NASA’s oldest Mars orbiter just got a new lease on life

New estimates suggest the Mars Odyssey orbiter has enough propellant left to last through at least 2025
By | Published: March 16, 2023 | Last updated on May 18, 2023

For more than 20 years, NASA’s Mars Odyssey orbiter has been circling the Red Planet, mapping the martian surface to help astronomers untangle the mysteries of Mars’ history.

But in January 2022, engineers calculated that Odyssey only had enough propellant to last about 12 more months. It appeared that after traveling some 1.37 billion miles (2.21 billion kilometers) and looping around the Red Planet more than 94,000 times, Odyssey’s mission would soon come to a close.

Fortunately, that’s no longer the case. According to a recent NASA news release, new estimates suggest Odyssey actually has enough remaining propellant to last through at least the end of 2025.

A spacecraft without a fuel gauge

Mars Odyssey orbiter launched in 2001 with nearly 500 pounds (225 kilograms) of hydrazine propellant. In order for Odyssey to keep its science instruments trained on the martian surface, the spacecraft depends on three spinning reaction wheels to create internal torque.

“These reaction wheels have to work together to maintain the spacecraft’s pointing,” Jared Call, Odyssey’s mission manager at NASA’s Jet Propulsion Laboratory (JPL), said in the release. “But with Odyssey completing a full loop every orbit, you need a way to unload the increasing momentum.”

That’s where Odyssey’s thrusters and the hydrazine propellant come into play. In order to counteract the building momentum of the reaction wheels, the spacecraft’s thrusters fire out hydrazine propellant in short bursts.

(Mis)measuring Odyssey’s fuel supply

Unfortunately, Odyssey does not come equipped with a fuel gauge, which means engineers have to get creative when estimating how much propellant the spacecraft has left.

One way they do this is by applying heat to the spacecraft’s two propellant tanks. The more hydrazine left in the tanks, the longer it should take for the tanks to heat up to a certain temperature.

In the summer of 2021, this method yielded an estimate of 11 pounds (5 kg) of propellant remaining. Another calculation in January 2022 showed just 6 pounds (2.8 kg) of hydrazine remaining.

These results caught engineers by surprise. If the numbers were accurate, the spacecraft must have experienced some sort of failure or leak. And if that was the case, Odyssey would be dead in space within a year.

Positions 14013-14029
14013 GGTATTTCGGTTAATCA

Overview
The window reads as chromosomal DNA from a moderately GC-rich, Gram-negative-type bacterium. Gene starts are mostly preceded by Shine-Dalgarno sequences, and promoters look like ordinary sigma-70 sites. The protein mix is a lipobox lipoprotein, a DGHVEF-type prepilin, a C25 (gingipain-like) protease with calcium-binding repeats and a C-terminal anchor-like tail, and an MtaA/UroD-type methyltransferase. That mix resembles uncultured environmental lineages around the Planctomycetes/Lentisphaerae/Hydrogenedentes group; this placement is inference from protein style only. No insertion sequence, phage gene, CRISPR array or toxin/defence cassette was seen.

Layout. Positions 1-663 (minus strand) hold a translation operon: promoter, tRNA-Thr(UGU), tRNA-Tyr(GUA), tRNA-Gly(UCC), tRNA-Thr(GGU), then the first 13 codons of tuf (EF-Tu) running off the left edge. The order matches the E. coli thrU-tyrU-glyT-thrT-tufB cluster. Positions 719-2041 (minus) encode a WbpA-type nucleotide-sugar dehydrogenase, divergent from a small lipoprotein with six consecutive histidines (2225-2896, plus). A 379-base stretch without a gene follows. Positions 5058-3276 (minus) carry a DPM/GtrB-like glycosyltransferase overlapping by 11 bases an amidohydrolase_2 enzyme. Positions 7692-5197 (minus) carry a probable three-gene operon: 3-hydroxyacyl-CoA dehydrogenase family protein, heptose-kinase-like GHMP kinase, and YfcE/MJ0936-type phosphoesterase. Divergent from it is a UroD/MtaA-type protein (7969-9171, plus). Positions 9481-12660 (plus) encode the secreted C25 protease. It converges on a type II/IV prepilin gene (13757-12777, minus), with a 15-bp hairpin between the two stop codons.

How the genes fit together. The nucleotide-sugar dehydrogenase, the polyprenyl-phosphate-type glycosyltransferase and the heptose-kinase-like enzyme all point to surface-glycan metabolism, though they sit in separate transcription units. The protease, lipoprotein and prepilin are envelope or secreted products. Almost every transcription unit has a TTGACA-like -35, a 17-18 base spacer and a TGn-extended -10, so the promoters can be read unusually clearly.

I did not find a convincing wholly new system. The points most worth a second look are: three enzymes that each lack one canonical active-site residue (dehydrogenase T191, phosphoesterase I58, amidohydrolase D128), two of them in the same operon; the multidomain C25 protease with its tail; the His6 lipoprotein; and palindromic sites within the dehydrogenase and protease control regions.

A new estimate of Odyssey’s remaining fuel

In order to figure out what was really going on with Odyssey’s propellant supply, NASA engineers reached out to Lockheed Martin Space, which built the craft, maintains mission operations, and provides engineering support.

“First, we had to verify the spacecraft was OK,” said Joseph Hunt, Odyssey’s project manager at JPL. “After ruling out the possibility of a leak or that we were burning more fuel than estimated, we started looking at our measuring process.”

To do this, NASA and Lockheed opted to bring in an outside consultant, Boris Yendler, who specializes in spacecraft propellant estimations. Yendler wondered whether Odyssey’s heaters, which are intended to keep various parts of the spacecraft warm, could be throwing off the calculations by heating the hydrazine more quickly than anticipated.

After a number of experiments, the team confirmed Yendler’s hypothesis was correct. The heaters, which are located next to the fuel lines that connect to the propellant tanks, were warming up the tanks faster than expected. This made it seem like the tanks had less hydrazine left in them then they really did.

“Our method of measurement was fine. The problem was that the fluid dynamics occurring on board Odyssey are more complicated than we thought,” Call said.

After accounting for the heaters, revised calculations recently showed that Odyssey actually has about 9 pounds (4 kg) of hydrazine left, which is enough to last through 2025.

“It’s a little like our process for scientific discovery,” said Call. “You explore an engineering system not knowing what you’ll find. And the longer you look, the more you find that you didn’t expect.”